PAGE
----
Here's a list of MMA most resonant in-ring fractures:
10. Allan Goes vs. Frank Shamrock (Pancrase, May 13, 1995)
Breaking Point: Ankle (dislocation)
X-Ray: Little wonder Pancrase played host to so many lower-body submissions: Combatants wore thick padded boots to eliminate slippery limbs and grapplers could chance risky hooks without fear of getting their face bludgeoned. (Strikes to the face on the ground were forbidden.)
All of this conspired heavily against jiu-jitsu stylist Goes, who held early positional advantages before Shamrock secured a lock and tore his ankle off its tendon hinges. Like most on this list, trauma that would have most of us catatonic just angered Goes, who went on to finish the bout -- a draw.
9. Randy Couture vs. Gabriel Gonzaga (UFC 74, Aug. 25, 2007)
Breaking Point: Ulna bone
X-Ray: The biggest non-news item of the day: Randy Couture is a really, really tough guy.
Facing Moreau island castaway Gonzaga in a heavyweight bout, Couture checked a kick with his forearm in the third round; it snapped the ulna in his left forearm. While not obvious on tape -- Couture just shakes his arm as though a mosquito had landed on it -- photos reveal a cringe-inducing break.
Couture's attitude: There's still one arm left. The champion grounded Gonzaga and pounded on him until he was politely asked to stop.
8. Frank Shamrock vs. Cung Le (Strikeforce, March 29, 2008)
Breaking Point: Ulna bone
X-Ray: Apparently, blocking a high kick with only one arm is not the most sound of strategies. After engaging san shou stylist Le in a standing firefight, Shamrock absorbed Le's shin one time too many, suffering a snapped ulna in his forearm. After one last bid to knock Le out -- one that nearly worked -- Shamrock waved off any further punishment.
By way of morbid footnote, that night he wound up at the same hospital as his wife: he for six-pin and steel plate surgery, she for the (false alarm) labor of their child.
7. Karo Parisyan vs. Diego Sanchez (UFC Fight Night 6, Aug. 17, 2006)
Breaking Point: Tooth veneer
X-Ray: In a moment that will live in highlight reel infamy, Sanchez solved the frustration of clinching with judoka Parisyan by delivering a knee to Parisyan's face that forced a piece of tooth enamel to go airborne.
After audiences "oooed" and "ahhhed" over the visual, Parisyan was quick to note that it was a veneer, not an actual tooth -- though somewhere, Teila Tuli is feeling slightly less embarrassed about that whole UFC 1 thing.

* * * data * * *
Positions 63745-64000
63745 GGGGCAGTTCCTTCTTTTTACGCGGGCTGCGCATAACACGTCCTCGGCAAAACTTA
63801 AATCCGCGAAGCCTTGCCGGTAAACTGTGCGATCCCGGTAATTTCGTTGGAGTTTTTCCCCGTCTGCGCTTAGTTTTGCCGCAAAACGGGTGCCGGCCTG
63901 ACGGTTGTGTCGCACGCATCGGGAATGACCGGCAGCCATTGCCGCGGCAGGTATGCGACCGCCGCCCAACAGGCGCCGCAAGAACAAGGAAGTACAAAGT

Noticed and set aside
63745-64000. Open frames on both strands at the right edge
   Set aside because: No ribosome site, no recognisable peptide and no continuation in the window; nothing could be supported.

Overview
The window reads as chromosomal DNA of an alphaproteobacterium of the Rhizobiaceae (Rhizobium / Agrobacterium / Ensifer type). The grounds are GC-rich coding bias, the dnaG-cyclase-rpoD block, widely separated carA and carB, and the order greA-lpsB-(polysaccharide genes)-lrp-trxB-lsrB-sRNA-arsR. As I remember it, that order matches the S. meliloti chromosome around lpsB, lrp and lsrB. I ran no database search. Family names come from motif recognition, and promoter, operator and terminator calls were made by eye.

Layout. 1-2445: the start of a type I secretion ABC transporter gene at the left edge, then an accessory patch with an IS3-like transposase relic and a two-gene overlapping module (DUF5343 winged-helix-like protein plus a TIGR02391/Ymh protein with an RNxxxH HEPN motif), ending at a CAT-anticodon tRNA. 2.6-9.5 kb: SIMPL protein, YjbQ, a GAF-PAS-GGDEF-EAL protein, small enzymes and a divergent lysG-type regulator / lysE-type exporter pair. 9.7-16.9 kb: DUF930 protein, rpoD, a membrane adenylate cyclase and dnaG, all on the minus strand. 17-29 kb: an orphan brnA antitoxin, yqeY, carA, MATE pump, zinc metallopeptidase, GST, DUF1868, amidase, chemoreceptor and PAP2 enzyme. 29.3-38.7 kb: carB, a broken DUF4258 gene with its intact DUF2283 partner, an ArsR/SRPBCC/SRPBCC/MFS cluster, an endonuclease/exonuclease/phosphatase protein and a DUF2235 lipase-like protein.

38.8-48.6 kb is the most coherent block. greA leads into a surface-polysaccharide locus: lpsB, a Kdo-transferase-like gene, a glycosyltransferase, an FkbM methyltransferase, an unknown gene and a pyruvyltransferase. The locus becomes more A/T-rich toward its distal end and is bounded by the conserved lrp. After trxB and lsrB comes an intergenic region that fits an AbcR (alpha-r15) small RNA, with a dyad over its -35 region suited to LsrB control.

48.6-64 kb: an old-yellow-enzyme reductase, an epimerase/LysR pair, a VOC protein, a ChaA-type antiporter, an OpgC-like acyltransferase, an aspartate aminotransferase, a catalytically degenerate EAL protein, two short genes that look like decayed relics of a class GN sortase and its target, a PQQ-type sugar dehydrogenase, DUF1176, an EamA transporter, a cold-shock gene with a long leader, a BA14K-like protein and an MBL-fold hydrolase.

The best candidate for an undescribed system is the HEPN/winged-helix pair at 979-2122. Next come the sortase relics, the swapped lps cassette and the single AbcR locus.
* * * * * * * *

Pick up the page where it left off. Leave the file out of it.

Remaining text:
6. Renzo Gracie vs. Kazushi Sakuraba (Pride 10, Aug. 27, 2000)
Breaking Point: Left arm
X-Ray: Less a break than a milestone in freestyle combat, Japanese avenging hero Sakuraba hit the high note in his feud with the Gracies by executing the first legitimate in-fight stoppage against the family in the modern era (excluding the corner stoppage over Royce).
After nearly 30 minutes of competitive assault, Sakuraba locked in a standing kimura and held it throughout a clinch-to-mat scramble. The persistence snapped Gracie's arm -- and the spell jiu-jitsu had held over fans since 1993.
5. Frank Shamrock vs. Igor Zinoviev (UFC 16, March 13, 1998)
Breaking Point: Collarbone
X-Ray: Shamrock shows up on this list quite a bit. Ounce for ounce of calcium, he may be responsible for more trauma (delivering and sustaining) than most combat athletes.
In his attempt to unify the UFC and Extreme Fighting middleweight titles, Shamrock scooped up rival Zinoviev, adjusted his body for maximum damage velocity, then drilled him into the canvas like a fence post.
Collarbone turned to powder, Zinoviev never fought again. Shamrock alternated celebration with concern for his seemingly comatose foe. Always awkward.
4. Shinya Aoki vs. Keith Wisniewski (Shooto, Jan. 29, 2005)
Breaking Point: Broken elbow
X-Ray: "Tenacious" is the best way to describe Aoki's submission game: Clinched with Wisniewski for much of the first round, the current Dream attraction dug into an arm lock and refused to let go even as Wisniewski tried to scramble away. Turn the volume up and you can actually hear the elbow give out as they tumble to the mat.
3. Forrest Griffin vs. Edson Paredao (Heat FC 2, Dec. 18, 2003)
Breaking Point: Broken arm
X-Ray: Who needs Vicodin when you have adrenaline? Future UFC attraction Griffin blocked strikes from Brazilian Paredao and then noticed something odd when he went to counterattack: His left arm wasn't working.
Sensing the impending difficulty in being a one-armed cage fighter, Griffin used his right hand to knock Paredao out. Clint Eastwood would be proud.
2. Tim Sylvia vs. Frank Mir (UFC 48, June 19, 2004)
Breaking Point: Right radius bone
X-Ray: The most sensationally repulsive of all entries, Sylvia's willingness to follow Mir -- jiu-jitsu's version of Mike Tyson -- to the ground stands as one of the more ill-advised decisions in sports history.
Mir, who was probably astonished to find one of Sylvia's flag pole-sized arms in his guard, wasted no time in bracing the forearm and snapping it like it a wishbone. Event cameras caught every gruesome detail; despite video evidence, Sylvia wanted to keep fighting. Wouldn't anybody?
1. Cal Worsham vs. Zane Frazier (UFC 9, May 17, 1996)
Breaking Point: Broken torso
X-Ray: Mired in political smothering, UFC 9 was allowed to go forward in Detroit only when organizers agreed no closed-fist strikes to the head would be allowed. (A modest fine was the only punishment.)
A punch to the face was the least of Worsham's concerns: Charging toward Frazier, Worsham ate a knee to the chest that broke ribs, damaged his heart and collapsed his lung. Worsham spent a week in the hospital and was told his chances of surviving were questionable. Thirteen years later, it remains the most life-threatening injury ever sustained in the Octagon.
None of this, incidentally, derailed Worsham from winning the fight. He waited until he was backstage to collapse.
Jake Rossen is a contributor to Sherdog.com.